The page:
A look back at some of our favorite stories from a jam-packed year.
A look back at some of our favorite stories from a jam-packed year.
December 14, 2015
We’ve had another fantastic year of reporting at Civil Eats and I’m so grateful for the outstanding work of managing editor, Twilight Greenaway, our new senior editor, Anna Roth, our social media editor, Krista Holobar, and all of our intrepid reporters and smart commentators. In this month’s note, I highlight just a few of our best-read and most-talked about stories in 2015.
There’s plenty of bad news in the food system, but we believe in spotlighting solutions. Our Good Food Vanguard series does just that by sharing the good news about innovative projects happening nationwide and profiles of good food pioneers.
In that series, we looked at how hospital farms might be the next big thing in healthcare reform; how community gardens connect seniors to fresh food and to their pasts; and how former Black Panther Elaine Brown launched an Oakland urban farm to give ex-prisoners a fresh start. That story was made into an incredible video by our media partner AJ+, which has been viewed and shared hundreds of thousands of times.
Our readers loved how Doria Robinson of Urban Tilth is growing jobs as well as urban gardens in Richmond, California. And they cheered on the We Over Me Farm at Paul Quinn College in Dallas, Texas, which replaced an unused football field with a thriving vegetable operation. They celebrated hero Betti Wiggins, head of Detroit Public Schools Office of School Nutrition, who has led kids through a food revolution there with a focus on healthier foods and local farms.
In one of our most-popular stories of the year, we reported on how Jean-Martin Fortier’s farm sells $140,000 of food on an acre and a half, and how he’s helping others do the same. We showcased how two New York City-based organizations are serving vulnerable populations: The Reciprocity Foundation provides free vegetarian meals for a group of youth who rarely have access to healthy food and Harlem’s Hot Bread Kitchen, which is providing job training and skills, while honoring culinary baking traditions from women around the world. And we showed how food trucks are serving up healthy food to high school students and also giving formerly incarcerated youth a path to better jobs.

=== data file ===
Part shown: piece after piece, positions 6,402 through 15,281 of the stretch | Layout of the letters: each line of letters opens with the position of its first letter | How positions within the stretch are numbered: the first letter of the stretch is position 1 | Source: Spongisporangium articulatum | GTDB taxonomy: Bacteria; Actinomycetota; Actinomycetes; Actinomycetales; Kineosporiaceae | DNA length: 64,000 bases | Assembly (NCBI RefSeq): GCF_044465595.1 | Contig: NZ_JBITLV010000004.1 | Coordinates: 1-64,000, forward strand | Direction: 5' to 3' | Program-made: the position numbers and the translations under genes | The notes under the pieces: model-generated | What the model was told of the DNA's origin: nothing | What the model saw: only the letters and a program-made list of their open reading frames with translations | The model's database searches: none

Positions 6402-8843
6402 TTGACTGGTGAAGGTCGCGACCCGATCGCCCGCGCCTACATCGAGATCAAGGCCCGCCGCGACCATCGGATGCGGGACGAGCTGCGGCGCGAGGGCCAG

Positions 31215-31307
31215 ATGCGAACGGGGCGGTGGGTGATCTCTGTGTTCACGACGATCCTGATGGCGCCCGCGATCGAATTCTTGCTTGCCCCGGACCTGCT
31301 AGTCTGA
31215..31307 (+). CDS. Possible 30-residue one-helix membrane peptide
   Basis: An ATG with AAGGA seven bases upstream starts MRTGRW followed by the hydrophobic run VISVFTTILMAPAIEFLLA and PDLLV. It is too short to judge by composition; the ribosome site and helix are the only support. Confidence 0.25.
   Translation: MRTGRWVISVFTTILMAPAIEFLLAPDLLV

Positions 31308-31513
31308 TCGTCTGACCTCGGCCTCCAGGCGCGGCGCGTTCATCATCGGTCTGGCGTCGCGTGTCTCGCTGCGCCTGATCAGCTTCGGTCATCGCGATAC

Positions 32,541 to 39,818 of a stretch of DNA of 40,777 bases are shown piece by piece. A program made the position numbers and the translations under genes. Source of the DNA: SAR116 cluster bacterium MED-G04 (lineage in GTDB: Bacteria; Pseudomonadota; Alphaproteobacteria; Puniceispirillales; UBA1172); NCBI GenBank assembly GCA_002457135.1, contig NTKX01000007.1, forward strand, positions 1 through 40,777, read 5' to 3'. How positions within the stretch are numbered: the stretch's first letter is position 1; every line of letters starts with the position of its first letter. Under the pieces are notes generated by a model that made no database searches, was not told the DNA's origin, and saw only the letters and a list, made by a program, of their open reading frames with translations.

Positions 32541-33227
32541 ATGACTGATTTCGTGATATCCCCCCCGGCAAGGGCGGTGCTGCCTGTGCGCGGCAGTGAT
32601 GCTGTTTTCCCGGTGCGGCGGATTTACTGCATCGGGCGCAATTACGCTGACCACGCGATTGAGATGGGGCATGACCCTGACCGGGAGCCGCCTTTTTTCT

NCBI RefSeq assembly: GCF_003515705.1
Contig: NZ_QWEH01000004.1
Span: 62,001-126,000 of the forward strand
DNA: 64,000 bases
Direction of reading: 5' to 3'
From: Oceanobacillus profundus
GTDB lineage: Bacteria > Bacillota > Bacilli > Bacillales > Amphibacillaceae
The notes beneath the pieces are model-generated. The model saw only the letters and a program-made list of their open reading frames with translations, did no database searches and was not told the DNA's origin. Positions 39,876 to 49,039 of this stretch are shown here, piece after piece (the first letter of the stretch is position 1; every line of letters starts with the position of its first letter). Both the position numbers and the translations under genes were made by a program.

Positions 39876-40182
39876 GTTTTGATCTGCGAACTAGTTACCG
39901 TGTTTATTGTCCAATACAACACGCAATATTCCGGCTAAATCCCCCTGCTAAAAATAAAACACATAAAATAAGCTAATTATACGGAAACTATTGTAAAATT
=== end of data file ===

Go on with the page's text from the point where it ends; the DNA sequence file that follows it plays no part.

You Read It Here First
We also reported on a number of stories that then later generated mainstream coverage, including an early piece on why a living wage salary is replacing tipping in many restaurants; how the demand for (and growth of) college and university classes focusing on food systems is exploding; how just because your chicken is organic, it doesn’t mean it was raised humanely; how mom bloggers are being paid to shape the school food conversation; how distillers are making liqueurs out of food waste; the rising trend in maple water; and a campaign to improve conditions for dairy farmers. Many stories mentioned in this post were also first reported on Civil Eats and either later re-reported or aggregation by other sites. As they say, imitation is the sincerest form of flattery!
Our Local Eats series highlights the good work that communities engage in to make serious inroads towards creating a healthy and just food system. Some of our most popular stories this year include how Chef Sean Brock and the seed and grain company Anson Mills are working together to save the flavors of the South; how farmers in the Pacific Northwest are seeding the demand for ancient grains; how New York’s Grazin’ Diner goes beyond farm-to-table by sourcing meat directly from their own ranch; how Vermont became ground zero for local food; how Boston opened the nation’s first year-round all-local farmers’ market; how a new Northern California agrihood is a planning a community that eschews golf courses and builds homes around a farm instead; how a small farm survived an oil disaster with some faith and a little help from friends; how farmers and brewers are bringing back local hops to New York; and how the federal PRIME Act might make it easier for small-scale farmers to process meat to sell direct to consumers.